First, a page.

The specter of robots taking over many of the world's jobs -- from retail to manufacturing to janitorial work to the military -- has been hanging over humanity for decades. The threat has expanded recently to include not just robots but also artificial intelligence -- algorithms -- with solutions like Google's search engine and IBM Watson proving that not only can technology do manual labor better than humans but it can also solve problems better, in some cases.
Preparations should be made to help retrain and place workers whose jobs are being eliminated -- especially since some of society's most economically vulnerable people and communities will be hit the hardest by the transition.
But while plenty of jobs will be automated out of existence, many types of jobs will remain resilient to automation. And, many of the people whose jobs are replaced by machines and algorithms will do what human beings have always done when technology has forced one of these transitions -- they find better and more interesting things to do with their time. Some of them will even invent new things and push humanity forward in the process.
That's not to belittle or demean people who worry about losing their jobs. There are few things more human than fearing for our jobs and the livelihood of our families. From the time humans stopped hunting-and-gathering and started settling in communities and taking on specialized roles in those communities, we've worried about our roles becoming useless and not being able to earn our keep.
That only intensified after the Industrial Revolution when factories and industry jobs replaced work that involved skilled trades, farming, and the labor to make handmade goods. More and more people became dependent on companies for the work to earn their livelihood.
So what happens when those companies replace a lot of those jobs with robots and algorithms? That's the question hanging over humanity.
The answer is that humans usually find new things to do.
For example, farming used to be one of the largest labor sources in the United States. But, advancements in the way we farm have made it far more efficient and dramatically reduced the number of workers it takes to run farms -- from 10 million in 1950 to 3 million by 2010, according to the National Agricultural Statistics Service. During that same period, the U.S. technology industry was created and by 2014 it employed 6.5 million workers, according to CompTIA.
While those numbers net out quite nicely, obviously not all of those farmers became computer technicians and software engineers. But, it's probably fair to say that a share of the kids who might have worked on the family farm ended up getting educated in computers and ultimately found more lucrative work there.
It's the same principle that recessions tend to spawn surges of innovation. Many of today's leading tech companies -- including Apple, Google, Microsoft, and Facebook -- were all born during economic downturns. The Panic of 1873 was followed by a surge of new patent filings and the decades that followed gave us the light bulb, the telephone, the phonograph, the electrical grid, and the urban subway system.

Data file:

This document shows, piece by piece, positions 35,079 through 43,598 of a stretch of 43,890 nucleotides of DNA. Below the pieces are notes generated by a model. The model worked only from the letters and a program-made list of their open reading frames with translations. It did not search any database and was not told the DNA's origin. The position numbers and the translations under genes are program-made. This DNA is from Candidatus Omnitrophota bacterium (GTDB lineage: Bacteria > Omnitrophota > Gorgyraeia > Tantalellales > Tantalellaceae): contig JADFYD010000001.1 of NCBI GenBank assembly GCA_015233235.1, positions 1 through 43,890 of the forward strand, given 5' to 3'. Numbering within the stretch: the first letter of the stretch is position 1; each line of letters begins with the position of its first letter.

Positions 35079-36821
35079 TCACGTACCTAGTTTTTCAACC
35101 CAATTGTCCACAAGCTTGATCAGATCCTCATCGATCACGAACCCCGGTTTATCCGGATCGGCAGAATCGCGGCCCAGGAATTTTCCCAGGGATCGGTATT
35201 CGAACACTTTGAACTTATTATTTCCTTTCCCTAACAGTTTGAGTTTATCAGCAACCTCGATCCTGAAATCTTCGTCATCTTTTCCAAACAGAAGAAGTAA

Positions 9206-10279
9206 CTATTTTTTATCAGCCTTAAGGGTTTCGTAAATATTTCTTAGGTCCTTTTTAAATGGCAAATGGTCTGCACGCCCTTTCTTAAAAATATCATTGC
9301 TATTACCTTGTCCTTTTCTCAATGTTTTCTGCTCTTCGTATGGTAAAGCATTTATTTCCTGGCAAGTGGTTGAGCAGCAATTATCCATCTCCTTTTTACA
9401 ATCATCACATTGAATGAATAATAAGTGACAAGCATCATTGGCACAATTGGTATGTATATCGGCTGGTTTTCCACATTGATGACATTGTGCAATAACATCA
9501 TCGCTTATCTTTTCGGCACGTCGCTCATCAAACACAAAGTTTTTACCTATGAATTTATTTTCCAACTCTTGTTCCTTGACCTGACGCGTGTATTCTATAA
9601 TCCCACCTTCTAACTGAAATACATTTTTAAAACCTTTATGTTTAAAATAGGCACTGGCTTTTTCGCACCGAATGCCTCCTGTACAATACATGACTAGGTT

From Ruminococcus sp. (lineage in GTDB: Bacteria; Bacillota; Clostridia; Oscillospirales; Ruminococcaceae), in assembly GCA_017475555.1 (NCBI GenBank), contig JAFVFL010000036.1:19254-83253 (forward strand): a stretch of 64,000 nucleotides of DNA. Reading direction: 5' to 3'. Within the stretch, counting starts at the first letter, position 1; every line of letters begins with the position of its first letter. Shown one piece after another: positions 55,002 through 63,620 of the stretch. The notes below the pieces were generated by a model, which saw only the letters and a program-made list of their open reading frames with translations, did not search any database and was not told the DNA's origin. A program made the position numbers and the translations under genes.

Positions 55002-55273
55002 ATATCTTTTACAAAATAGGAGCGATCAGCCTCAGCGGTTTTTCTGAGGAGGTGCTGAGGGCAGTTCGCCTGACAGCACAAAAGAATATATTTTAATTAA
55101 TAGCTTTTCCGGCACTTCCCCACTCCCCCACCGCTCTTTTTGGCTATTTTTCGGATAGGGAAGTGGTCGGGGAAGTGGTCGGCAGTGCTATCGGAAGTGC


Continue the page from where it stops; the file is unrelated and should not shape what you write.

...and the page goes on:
Part of these outpourings is due to "necessity being the mother of invention" but part of it is also due to humans giving in to their natural curiosity and creativity when they have extra time on their hands. All of the things that robots and algorithms are good at mostly involve brute force -- physical or computational. They don't involve creativity or nuance, empathy or finesse.
Humans got to the top of the foodchain and became the shapers of the planet because of the size of our brains. We're slower than a lot of other animals. Many of them are stronger than us. And we don't have many natural gifts to be good hunters.
But we make great tools.
And those tools allow us to move across the ground faster than cheetahs, to fly farther than hawks and eagles, and to produce food in such quantities that we can put ourselves to work on other tasks.
Those tools include AI and robotics. When we think about how robotics, AI, and automation will cause havoc to today's economic models, then the future does look bleak for workers. There's likely to be displacement, upheaval, and societal changes when these trends fully take hold. But, we also shouldn't discount that because of its potential scale, it will likely unleash an unprecedented new wave of innovation.
It will take a lot of people out of mindless jobs and give them the greatest resource of innovation: time.
Again, I don't want to downplay the deprivation and heartache that are often a feature of these transitions. But as we anticipate the massive effects that automation will bring, we should also remember that we won't know the full unintended consequences of untethering all of that human creativity and potential at once.
For more on this topic, see this month's joint special feature from ZDNet and TechRepublic: Artificial Intelligence, Automation, and the Future of Tech Jobs (publishing August 3).
ZDNet's Monday Morning Opener is our opening salvo for the week in tech. As a global site, this editorial publishes on Monday at 8am AEST in Sydney, Australia, which is 6pm Eastern Time on Sunday in the US. It is written by a member of ZDNet's global editorial board, which is comprised of our lead editors across Asia, Australia, Europe, and the US.
Previously on Monday Morning Opener:
- Microsoft and mobile: Searching for a way forward
- Beyond new and free, what is the attraction of Windows 10?
- Who will have the courage to build the future again?
- Apple Watch: Now the hard work really begins
- BlackBerry has nothing to lose, so why not try out Android?
- Enterprise startups: Is the fun about to end?
- Can Windows 10 save the PC?
- Three big questions the new Microsoft needs to answer
- Two types of fear, or how to win in the next stage of the cloud